Monday, April 02, 2007

Thursday 29th March

Tyrrel Bay

12 27.328 N
61 29.291 W

Like a nervous father of the bride Gerry was up ages before he needed to be, he was very quiet though so I managed to sleep in until 07.00hrs. Gerry had been out on deck and pulled the dock lines and fenders out of the lockers and placed them in the strategic places ready for the haul out. Just after 07.30hrs Dale and Lorie dinked over to our boat, Dale came on board to help us maneuver the boat whilst Lorie tied our dink to the back of theirs, towed it into the boat yard and tied it up there for us. This way we had the dink to be able to get around in whilst our boat was in the yard. The arrangement was for our boat to be lifted out of the water at 08.00hrs so at 07.50hrs we hoisted the anchor and motored over to the yard. Lorie was standing on the end of the lift slip with her camera in hand, no doubt taking un - glamorous photos of us as we maneuvered the boat into position. As we motored in forwards we threw 2 lines to the yard workers who held the boat steady as we pivoted it round so that we would be going into the lift backwards. It was like a perfect piece of ballet – it couldn’t have gone any better. Once we were facing the right way we stopped the engine and Gerry and Dale undid the back stays as these would have been in the way of the lift. Then it was time for all three of us to jump off the boat – we didn’t need to be hoisted aloft with the boat. The yard workers, assisted by Gerry and Dale walked the boat backwards into the hoist, the slings were passed under the hull and tightened up and then it was time to lift our home for the last five years out of the water. Watching your boat being hauled is a nerve wracking time, you just hope that everything is lined up as it is supposed to be. Minutes later the boat was suspended in the cradle of the 50 ton lift and moving backwards into the yard. The first stop was to pressure hose the hull, mostly to remove any loose debris and barnacles that dared to cling to the hull, happily the hull was reasonably clean and barnacle free (considering that we only had the anti foul done 6 months ago it should have been!). Once the pressure clean had been done it was time to move the boat to the stands where it would be for the duration of the job. As soon as it was secure on the stands Gerry found a ladder and propped it up against the transom so that we could climb up into the boat and then he plugged the power cable into the shore socket, this meant that we could run the electrics whilst in the yard. We were quite astounded that no one began working on the boat at this point – it was obviously going to take a while to get the paint off the hull and we thought that they would begin straight away. The yard manager, Tim, came over to us and offered to lend us any tools we might require – had we got this wrong? Were we going to be doing it ourselves? – this wasn’t what we had arranged. Tim was heading into Hillsborough and both Gerry and Dale needed to go there to collect parts / mail so they took off for the next hour, Lorie took her dink back out to their boat where she had some chores to do. By the time they returned from Hillsborough nothing had been started on our boat, Gerry and I were a bit annoyed at the lack of action so we got out a couple of scrappers and began chipping away at the paint ourselves, for the next 2 hours we were the only ones doing anything and then suddenly one of the yard workers, Alfie, joined us. For the next hour the three of us chipped away at the paint and then the yard manager told Alfie to go for lunch. We were making very slow progress and Gerry and I were beginning to worry that we would still be in the yard at Easter – that was definitely not our plan! We kept scraping and after a long lunch break Alfie rejoined us, the three of us continued to chip away until about 16.00hrs when two more yard workers came to help. Gerry and I had had enough by 16.30hrs and packed away our tools for the day, heading to the chalet for a hot shower and a change of clothes. We were pretty sure that the yard workers finished at 17.00hrs so they didn’t do much after we left them. We took photos of the day’s progress – it didn’t seem like very much and we were worried that we wouldn’t get it done before Easter. As we were quite exhausted and didn’t feel like cooking we arranged to meet up with Dale and Lorie and go for a pizza, which was quite delicious and just what we needed. There seems to be a lack of places to eat out around here, the yacht club isn’t open in the evening which we thought was a great waste of an opportunity – it would have an almost captive audience.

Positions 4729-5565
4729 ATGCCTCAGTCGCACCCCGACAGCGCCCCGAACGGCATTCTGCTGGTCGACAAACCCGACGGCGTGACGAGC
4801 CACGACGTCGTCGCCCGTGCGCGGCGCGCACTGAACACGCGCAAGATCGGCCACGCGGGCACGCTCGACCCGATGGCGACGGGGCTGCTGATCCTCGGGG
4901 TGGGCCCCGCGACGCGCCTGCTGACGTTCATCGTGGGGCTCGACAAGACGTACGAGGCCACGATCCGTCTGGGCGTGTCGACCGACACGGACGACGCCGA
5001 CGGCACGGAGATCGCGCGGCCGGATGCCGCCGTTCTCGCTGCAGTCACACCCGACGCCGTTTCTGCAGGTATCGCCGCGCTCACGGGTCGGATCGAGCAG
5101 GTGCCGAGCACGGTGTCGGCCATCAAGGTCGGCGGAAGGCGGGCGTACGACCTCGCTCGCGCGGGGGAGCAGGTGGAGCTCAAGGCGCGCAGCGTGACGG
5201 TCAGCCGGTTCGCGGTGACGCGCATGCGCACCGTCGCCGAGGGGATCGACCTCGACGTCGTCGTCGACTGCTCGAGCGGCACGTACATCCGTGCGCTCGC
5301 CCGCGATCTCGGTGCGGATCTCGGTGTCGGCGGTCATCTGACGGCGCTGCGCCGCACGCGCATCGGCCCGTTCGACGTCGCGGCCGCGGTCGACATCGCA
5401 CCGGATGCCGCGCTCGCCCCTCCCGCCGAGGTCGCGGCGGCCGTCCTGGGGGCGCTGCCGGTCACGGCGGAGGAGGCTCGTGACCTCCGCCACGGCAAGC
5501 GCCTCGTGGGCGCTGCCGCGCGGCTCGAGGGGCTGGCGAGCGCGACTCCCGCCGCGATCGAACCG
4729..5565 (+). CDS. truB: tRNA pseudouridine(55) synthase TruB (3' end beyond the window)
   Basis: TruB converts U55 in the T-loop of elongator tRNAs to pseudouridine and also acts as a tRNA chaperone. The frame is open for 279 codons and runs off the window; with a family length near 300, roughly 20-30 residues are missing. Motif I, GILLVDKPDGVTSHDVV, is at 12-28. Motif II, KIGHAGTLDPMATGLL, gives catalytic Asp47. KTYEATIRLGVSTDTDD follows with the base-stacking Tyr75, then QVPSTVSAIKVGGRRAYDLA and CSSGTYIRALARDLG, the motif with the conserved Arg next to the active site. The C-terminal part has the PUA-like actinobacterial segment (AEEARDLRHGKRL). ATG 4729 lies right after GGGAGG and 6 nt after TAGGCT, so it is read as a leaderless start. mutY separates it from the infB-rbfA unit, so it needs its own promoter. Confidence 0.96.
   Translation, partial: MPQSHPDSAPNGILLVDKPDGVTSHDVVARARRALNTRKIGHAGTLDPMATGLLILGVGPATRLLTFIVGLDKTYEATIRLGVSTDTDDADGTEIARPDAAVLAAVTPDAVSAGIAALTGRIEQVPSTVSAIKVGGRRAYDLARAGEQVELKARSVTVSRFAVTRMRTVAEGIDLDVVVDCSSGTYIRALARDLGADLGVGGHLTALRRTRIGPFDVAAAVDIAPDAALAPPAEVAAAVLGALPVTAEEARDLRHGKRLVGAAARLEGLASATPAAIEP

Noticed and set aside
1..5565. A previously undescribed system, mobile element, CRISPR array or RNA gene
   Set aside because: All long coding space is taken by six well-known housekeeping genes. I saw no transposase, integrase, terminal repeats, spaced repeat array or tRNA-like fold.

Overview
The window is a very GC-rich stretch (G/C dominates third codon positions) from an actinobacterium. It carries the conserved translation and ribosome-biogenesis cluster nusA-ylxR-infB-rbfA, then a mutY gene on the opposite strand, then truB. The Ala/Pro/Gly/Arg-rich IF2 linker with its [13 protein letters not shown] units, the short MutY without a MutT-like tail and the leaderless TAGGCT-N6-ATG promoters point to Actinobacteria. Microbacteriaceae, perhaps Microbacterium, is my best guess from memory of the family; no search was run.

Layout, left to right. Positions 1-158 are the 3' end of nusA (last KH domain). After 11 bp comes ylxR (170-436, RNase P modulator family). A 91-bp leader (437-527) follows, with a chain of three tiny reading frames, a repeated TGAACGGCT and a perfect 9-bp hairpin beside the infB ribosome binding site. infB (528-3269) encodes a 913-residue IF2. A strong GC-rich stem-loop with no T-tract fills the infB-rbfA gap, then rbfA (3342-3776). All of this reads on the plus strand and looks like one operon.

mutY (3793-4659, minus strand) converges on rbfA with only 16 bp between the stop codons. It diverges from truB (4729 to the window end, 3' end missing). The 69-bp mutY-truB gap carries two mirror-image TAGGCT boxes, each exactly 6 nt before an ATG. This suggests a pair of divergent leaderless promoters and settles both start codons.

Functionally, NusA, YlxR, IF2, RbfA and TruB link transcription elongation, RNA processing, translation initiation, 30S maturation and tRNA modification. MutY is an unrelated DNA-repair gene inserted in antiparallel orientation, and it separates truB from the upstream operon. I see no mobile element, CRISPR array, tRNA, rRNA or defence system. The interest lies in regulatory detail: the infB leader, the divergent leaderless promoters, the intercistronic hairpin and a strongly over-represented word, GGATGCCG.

The chalet we are staying in is a bit sparse but it has 2 double beds, 1 single bed, 4 garden furniture chairs, a plastic dining table and chairs, gas stove and a fridge. The best thing is that it has all the power and hot water that we could possibly want! We went to bed very early as we were tired and knew that we still had the majority of the work ahead of us.



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